MADISON -- The Knights of Divine Mercy is sponsoring a pilgrimage to the National Divine Mercy Shrine in Stockbridge, Mass., for Divine Mercy Sunday, May 1, 2011.
It will be a joyful and holy journey, drawing pilgrims closer to Christ and His Church in solidarity with fellow Catholics. Solidarity takes on a whole new dimension when the pilgrimage from Madison joins almost 20,000 people at the Sunday Mass.
The pilgrimage departs from Madison on Friday, April 29, and returns on Monday, May 2. Fr. Rick Heilman is the spiritual director.
Unique, active pilgrimage
A unique characteristic of this pilgrimage is its active nature. Participants may volunteer to assist the shrine in its weekend activities: candle bearer, crowd control, usher, assistant to disabled visitors, gift shop sales, and more.
This four-day pilgrimage balances volunteer work with rest, reflection with camaraderie, and shrine activities with sightseeing. It promises to be an enjoyable, memorable, Catholic adventure.
Highlights include dinner at the shrine with rector, Fr. Dan Malone, a Divine Mercy Conference on Saturday morning, quiet reflection on the shrine grounds (Lourdes grotto, Adoration, Stations, beautiful countryside), Divine Chaplet, daily Mass, farewell banquet, sightseeing (Berkshire Mountains, Norman Rockwell Museum), and more.
The National Shrine of the Divine Mercy is located in Stockbridge, Mass., in the heart of the Berkshire Mountains, on 350 acres. In 1943, the Marian Fathers purchased a portion of the land as a novitiate.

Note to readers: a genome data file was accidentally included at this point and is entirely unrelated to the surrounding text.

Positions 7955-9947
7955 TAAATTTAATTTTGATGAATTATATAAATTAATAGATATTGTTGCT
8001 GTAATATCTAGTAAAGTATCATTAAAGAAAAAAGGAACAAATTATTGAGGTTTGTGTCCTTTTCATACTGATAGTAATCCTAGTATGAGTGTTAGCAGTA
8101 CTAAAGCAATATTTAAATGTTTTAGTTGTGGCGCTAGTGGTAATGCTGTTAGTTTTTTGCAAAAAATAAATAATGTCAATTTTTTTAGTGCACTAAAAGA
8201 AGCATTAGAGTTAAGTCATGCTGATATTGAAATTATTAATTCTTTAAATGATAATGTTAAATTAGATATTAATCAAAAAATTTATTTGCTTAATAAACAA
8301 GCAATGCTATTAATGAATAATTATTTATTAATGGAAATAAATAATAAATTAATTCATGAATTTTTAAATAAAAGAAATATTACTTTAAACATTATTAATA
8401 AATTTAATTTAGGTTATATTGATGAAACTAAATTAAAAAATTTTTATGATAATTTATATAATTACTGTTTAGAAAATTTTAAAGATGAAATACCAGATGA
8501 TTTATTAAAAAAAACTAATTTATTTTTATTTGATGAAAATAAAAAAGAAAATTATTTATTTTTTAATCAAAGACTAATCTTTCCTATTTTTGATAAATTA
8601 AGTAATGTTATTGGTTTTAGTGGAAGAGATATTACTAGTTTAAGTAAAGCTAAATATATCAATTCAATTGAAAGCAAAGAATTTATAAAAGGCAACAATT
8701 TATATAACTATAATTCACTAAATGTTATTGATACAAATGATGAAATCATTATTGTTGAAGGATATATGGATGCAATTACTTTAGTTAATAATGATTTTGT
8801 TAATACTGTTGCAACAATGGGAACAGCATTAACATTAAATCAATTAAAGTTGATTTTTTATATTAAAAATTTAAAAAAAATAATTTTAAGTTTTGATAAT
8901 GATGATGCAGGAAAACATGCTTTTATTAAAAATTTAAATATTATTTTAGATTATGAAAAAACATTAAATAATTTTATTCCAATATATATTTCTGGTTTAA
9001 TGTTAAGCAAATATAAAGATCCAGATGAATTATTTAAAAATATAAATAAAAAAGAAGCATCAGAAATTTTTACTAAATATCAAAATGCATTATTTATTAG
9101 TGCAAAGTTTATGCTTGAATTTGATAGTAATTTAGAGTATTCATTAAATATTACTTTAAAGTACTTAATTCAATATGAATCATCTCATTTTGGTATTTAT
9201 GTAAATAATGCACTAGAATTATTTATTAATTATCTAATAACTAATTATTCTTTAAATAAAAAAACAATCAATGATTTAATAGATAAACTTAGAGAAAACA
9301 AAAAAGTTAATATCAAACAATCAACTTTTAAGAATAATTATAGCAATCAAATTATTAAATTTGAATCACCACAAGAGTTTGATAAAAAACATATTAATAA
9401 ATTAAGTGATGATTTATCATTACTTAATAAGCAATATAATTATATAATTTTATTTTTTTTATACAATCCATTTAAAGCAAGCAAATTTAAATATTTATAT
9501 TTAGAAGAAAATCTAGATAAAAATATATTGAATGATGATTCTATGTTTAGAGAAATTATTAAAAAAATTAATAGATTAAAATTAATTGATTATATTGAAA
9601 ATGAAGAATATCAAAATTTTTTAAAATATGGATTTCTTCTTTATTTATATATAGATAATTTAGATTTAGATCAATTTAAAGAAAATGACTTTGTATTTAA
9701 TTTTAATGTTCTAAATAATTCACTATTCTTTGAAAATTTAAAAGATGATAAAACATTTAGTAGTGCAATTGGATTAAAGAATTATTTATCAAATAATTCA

In 1996, the U.S. Catholic Bishops Conference declared it a National Shrine. Last year, the shrine broke ground on its plans to construct a life-size Stations of the Cross. Its Canadian sculptor, Tim Schmalz, will produce over 50 bronze sculptures.
Divine Mercy devotion grows
According to Dr. Robert Stackpole, author of Divine Mercy: A Guide from Genesis to Benedict XVI, “Divine Mercy is God’s love reaching down to meet the needs and overcome the miseries of His creatures.”
God’s mercy is revealed in Scripture, in Christ’s Passion, and in saints like Augustine, Bernard, Aquinas, Catherine, Francis, and Therese.
Today, the Divine Mercy Devotion is popularly understood through St. Faustina’s apparitions in the 1930s. Through her, Jesus revealed an image with two rays streaming from His breast, one representing the water of Baptism, the other, the Blood of the Eucharist.
He expressed his desire for a Feast of Mercy on the first Sunday after Easter and revealed the Chaplet as a prayer of atonement. The Divine Mercy devotion reminds us of God’s merciful love and to anchor our spiritual life in trust.
A great place to be on PPJII’s beatification
Pope John Paul II canonized St. Faustina in 2000 and established Divine Mercy Sunday. In 1981, he wrote the encyclical, Dives in Misericordia (Rich in Mercy). He died on Saturday, April 2, 2005, the eve of Divine Mercy Sunday.
So, this year, it is fitting to be at the National Shrine on Divine Mercy Sunday during Pope John Paul II’s beatification, both on May 1.
The itinerary is still forming and subject to change. The cost is approximately $950 per person, based on double-occupancy (includes flight, hotel, most meals, coach, and tips). A discount is available to families of three or more. Burkhalter Travel is assisting with trip details.
It is important to register your interest ASAP. The pilgrimage is limited to 44 people. For more information and to register, call 608-821-3152, 608-767-1418, or 608-798-3612 or write: Knights of Divine Mercy, Bishop O’Connor Center, 702 S. High Point Rd., P.O. Box 44983, Madison, WI 53719.